Mayhap the Universal Studios tour has grown a bit too interactive. I suppose there may be some quibbling about whether this is technically a horror movie. Is it more of a thriller? An adventure movie? I suppose my response to that is, if it isn't a horror movie, then why did it scare the crap out of me? Though I never quite understood how people claimed they were afraid to take a shower after seeing Psycho, to this day I still can't swim in the ocean without at least once hearing that famous John Williams score and having a mini freak-out. Jaws earns its place in horror history by not only frightening me in the theater, but by being the only movie ever to instill in me what is sure to be a lifelong fear. (Dan Krovich/BOP)

17) The Birds

This vacation is for the... Vertigo, North By Northwest, Psycho, The Birds. These four films, released from 1957-1963, create a four-film arc that solidified Alfred Hitchcock as the legend he remains today.

The last film in the series, The Birds, is of one Hitchcock's spookiest movies and quite possibly his darkest. It's one of his most analyzed, too, with a simple, basic, almost generic idea made special by his touch. In today's horror films, a beefy, shirtless protagonist (or David Arquette) finds the source of the creature infestation, destroys it, and everyone lives happily ever after. There are no happy endings in Mr. Hitchcock's world. That's breaking the rules, which is a good thing.

The three year gap between Psycho and this film was the longest in Hitchcock's career at the time, owing to the script preparation and attention to technical detail he needed for The Birds. Even with the extreme (for the time) cinematic demands, the final result is still up to the high standards one of the greatest directors ever always set for himself. (Tim Briody/BOP)

16) The Thing

This is great!  Here we are, a bunch of wussy scientists, trapped on a polar ice cap with no means of contacting the outside world.  What could possibly go wrong? --So this guy is having a heart attack. They clear a table and lift him onto it. The doctor grabs some resuscitation paddles, places them against the guy's chest and yells clear. He flicks the switch and a jolt runs through the guy on the table. Nothing. His paddles recharge, he hits the switch again and...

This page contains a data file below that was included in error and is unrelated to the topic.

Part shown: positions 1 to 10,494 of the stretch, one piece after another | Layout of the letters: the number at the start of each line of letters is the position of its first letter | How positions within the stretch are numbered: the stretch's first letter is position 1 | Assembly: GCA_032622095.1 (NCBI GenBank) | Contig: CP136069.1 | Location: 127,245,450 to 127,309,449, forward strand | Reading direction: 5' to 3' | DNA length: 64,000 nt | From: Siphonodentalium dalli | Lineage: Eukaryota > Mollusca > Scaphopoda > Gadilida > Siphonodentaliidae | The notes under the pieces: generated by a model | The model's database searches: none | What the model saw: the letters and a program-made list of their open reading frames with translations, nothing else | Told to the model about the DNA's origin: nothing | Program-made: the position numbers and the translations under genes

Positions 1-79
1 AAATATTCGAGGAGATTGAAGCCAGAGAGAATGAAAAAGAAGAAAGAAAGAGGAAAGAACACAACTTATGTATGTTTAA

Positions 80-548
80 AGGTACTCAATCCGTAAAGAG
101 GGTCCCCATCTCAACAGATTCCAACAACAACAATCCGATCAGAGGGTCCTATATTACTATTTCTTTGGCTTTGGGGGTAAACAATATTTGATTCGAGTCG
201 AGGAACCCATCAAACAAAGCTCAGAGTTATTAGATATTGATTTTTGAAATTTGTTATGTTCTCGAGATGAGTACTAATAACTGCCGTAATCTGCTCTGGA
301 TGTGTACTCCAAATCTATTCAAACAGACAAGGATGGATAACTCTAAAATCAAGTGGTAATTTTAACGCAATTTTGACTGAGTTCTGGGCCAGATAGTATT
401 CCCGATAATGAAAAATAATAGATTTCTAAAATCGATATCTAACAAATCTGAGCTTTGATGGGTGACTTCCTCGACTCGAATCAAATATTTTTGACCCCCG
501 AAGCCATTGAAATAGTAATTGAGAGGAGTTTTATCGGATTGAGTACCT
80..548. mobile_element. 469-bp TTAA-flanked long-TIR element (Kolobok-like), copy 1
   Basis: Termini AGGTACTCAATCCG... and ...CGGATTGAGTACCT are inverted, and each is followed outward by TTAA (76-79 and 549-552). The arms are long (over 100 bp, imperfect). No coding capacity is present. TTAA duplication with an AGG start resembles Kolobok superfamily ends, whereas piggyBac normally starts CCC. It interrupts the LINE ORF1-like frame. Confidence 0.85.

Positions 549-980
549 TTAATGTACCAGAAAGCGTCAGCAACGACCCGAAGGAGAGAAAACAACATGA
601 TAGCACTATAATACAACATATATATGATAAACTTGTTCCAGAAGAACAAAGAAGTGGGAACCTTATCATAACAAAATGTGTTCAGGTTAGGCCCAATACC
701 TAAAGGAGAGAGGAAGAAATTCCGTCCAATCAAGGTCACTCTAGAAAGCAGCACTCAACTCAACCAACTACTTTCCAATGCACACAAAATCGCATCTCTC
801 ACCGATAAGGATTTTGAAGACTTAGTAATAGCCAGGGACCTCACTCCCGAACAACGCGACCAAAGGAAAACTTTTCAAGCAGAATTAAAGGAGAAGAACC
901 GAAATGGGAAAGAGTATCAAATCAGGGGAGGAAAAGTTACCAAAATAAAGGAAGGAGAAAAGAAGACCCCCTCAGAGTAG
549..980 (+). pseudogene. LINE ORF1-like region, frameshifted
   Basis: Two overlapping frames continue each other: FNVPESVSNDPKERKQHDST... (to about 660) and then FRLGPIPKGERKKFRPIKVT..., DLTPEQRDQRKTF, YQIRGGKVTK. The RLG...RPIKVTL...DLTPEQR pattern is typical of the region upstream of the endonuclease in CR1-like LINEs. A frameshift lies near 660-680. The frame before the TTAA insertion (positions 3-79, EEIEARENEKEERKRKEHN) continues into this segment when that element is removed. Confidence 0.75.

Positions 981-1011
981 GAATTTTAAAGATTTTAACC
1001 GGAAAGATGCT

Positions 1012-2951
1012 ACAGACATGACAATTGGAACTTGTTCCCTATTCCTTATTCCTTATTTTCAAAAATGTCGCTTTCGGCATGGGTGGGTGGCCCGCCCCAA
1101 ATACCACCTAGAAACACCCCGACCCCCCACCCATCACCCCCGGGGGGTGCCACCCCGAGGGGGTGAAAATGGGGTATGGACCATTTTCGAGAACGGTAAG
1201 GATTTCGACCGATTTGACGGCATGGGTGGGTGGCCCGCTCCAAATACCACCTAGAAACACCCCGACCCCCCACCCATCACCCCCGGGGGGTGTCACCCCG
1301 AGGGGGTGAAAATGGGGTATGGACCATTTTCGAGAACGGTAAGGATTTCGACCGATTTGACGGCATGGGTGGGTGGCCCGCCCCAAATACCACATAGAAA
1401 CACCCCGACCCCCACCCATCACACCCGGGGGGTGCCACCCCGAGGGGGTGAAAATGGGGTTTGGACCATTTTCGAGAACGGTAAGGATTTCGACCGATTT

The sequence that follows is one of the most memorable in the film. A stomach-churning escalation of biological horror. At its climax, the infamous spider-head, the on-screen, "You got to be fucking kidding", echoes exactly what the shell-shocked viewer is thinking. A lot of horror films rely on suspense and shadow-shrouded glimpses of the creature to crank up the fear factor. Not The Thing. There is some suspense there, claustrophobia and paranoia, but the horror of the film is the creature itself.

The endless permutations of flesh and goo that are The Thing are usually attributed to two men: Storyboarder Michael Ploog and Special Make-up Effects Supervisor Rob Bottin. Bottin used every pre-CGI trick in the book to bring the disgusting creations of Ploog's imagination to life. It is the success with which these designs are transferred to the screen that raises The Thing from a run-of-the-mill horror scenario to a well-deserved place on this list. (Ash Wakeman/BOP)